Interventional cardiology

Cardiologists advised to be alert for rare infection


An outbreak of Mycobacterium chimaera (M. chimaera) infection associated with contaminated heater cooler units used for cardiac bypass surgery has sparked warnings from infectious disease specialists for doctors to ‘remain vigilant’ about detecting and managing new cases of the rare and potentially fatal infection.

Overseas there have been 70 confirmed cases, two confirmed cases in New South Wales and one case in Queensland.

All three patients had undergone open-heart surgery in which the contaminated equipment – the Stӧckert 3T heater cooler unit (HCU) – was used.

The most recent Australian infection reported last month involved a man in his 40’s who contracted the slow growing infection from a surgical HCU at Prince of Wales Hospital, the same hospital involved in the first NSW case reported in September last year.

According to NSW Health, the contaminated equipment has been removed from several hospitals as a precaution.

While infectious disease specialists in Australia say the risk of infection following cardiac bypass surgery here is low, the long incubation period and unusual non-specific symptoms mean that cardiologists need to know when to suspect the condition and how to diagnose it.

Writing in the MJA this week, infectious diseases physician Professor Andrew Stewardson from Austin Health in Melbourne said the infection should be considered in patients who have previously undergone surgery with cardiopulmonary bypass and who present with cardiac or disseminated infection or sternal wound infection that is unresponsive to standard antibiotic therapy.

Other clinical presentations that could indicate M. chimaera infection include prosthetic valve endocarditis, prosthetic vascular graft infection, or early prosthetic valve failure.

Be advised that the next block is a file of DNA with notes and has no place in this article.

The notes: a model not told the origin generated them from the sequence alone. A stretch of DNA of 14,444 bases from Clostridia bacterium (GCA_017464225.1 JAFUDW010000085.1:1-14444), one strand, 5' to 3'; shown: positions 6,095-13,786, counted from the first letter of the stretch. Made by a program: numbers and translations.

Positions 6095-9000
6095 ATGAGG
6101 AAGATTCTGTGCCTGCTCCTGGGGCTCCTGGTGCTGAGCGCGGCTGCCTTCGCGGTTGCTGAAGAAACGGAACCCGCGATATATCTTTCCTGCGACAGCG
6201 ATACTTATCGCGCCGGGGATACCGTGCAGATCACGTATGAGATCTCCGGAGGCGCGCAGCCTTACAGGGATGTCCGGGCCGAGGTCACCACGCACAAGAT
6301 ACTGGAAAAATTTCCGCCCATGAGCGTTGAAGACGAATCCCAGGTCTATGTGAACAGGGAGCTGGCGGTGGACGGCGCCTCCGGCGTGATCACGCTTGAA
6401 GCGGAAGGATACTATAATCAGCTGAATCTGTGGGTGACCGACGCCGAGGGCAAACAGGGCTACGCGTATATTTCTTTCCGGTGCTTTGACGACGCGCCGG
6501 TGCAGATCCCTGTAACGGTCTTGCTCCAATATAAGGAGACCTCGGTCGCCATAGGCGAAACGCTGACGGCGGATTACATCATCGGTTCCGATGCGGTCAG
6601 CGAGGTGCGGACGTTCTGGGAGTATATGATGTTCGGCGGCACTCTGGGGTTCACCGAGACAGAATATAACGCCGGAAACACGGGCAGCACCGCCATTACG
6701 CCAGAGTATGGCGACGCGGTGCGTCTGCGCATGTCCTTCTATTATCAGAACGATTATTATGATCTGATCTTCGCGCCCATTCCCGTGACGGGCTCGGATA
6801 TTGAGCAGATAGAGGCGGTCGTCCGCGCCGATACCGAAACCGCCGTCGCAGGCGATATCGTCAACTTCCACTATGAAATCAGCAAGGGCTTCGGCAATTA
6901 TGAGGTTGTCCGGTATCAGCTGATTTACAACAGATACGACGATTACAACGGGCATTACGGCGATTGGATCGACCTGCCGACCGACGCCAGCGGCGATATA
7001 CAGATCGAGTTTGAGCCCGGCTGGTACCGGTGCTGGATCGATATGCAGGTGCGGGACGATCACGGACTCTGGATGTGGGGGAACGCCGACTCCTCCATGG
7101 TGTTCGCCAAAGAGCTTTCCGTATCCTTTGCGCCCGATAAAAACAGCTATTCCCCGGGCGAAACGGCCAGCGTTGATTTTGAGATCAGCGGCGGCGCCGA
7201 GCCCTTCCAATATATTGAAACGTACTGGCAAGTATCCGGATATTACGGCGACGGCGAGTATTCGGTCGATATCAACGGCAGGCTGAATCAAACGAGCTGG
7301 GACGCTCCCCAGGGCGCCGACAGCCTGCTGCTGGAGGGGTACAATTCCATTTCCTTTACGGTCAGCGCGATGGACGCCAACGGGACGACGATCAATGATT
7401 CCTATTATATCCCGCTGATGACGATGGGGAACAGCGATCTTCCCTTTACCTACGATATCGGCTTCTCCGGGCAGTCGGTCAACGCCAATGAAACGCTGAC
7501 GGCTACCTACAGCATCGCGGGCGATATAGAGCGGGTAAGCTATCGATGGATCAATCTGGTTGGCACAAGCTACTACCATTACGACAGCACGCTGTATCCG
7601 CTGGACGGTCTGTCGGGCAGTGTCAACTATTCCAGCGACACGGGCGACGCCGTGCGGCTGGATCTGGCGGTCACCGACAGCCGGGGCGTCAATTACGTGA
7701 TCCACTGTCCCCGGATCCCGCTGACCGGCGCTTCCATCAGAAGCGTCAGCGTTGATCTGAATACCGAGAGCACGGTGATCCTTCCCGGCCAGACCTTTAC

Cardiologists should also keep in mind that any of these complications could crop up months or years after a bypass procedure, Professor Stewardson warned.

Doctors who suspect possible infection should have an invasive sample taken and sent for testing. Once a diagnosis is confirmed, doctors should also notify their hospital infection and control team, Professor Stewardson added.

Speaking to the limbic Dr Chris Coulter, Director of Queensland Health’s Mycobacterium Reference Laboratory said optimal medical treatment for the condition still remains unclear and doctors should work with an infectious diseases physician to manage patients.

At the moment treatment recommendations are based on experience of a related bacterial infection, Mycobacterium avium, in severely immunosuppressed HIV-infected patients, or on case series reports.

Patients diagnosed with the infection must undergo extensive combination antimicrobial therapy for at least 12 months, which consists of clarithromycin, ethambutol and rifabutin or rifampicin as a third agent, all of which can be administered orally, Dr Coulter told the limbic.

They will need to be closely monitored throughout the course of treatment, he advised, because adverse drug effects, like ocular toxicity from ethambutol, are common and drug interactions are also potentially significant.

“In cases where prosthetic material becomes infected, cure is unlikely to occur without removal and replacement of the prosthetic material,” he added.

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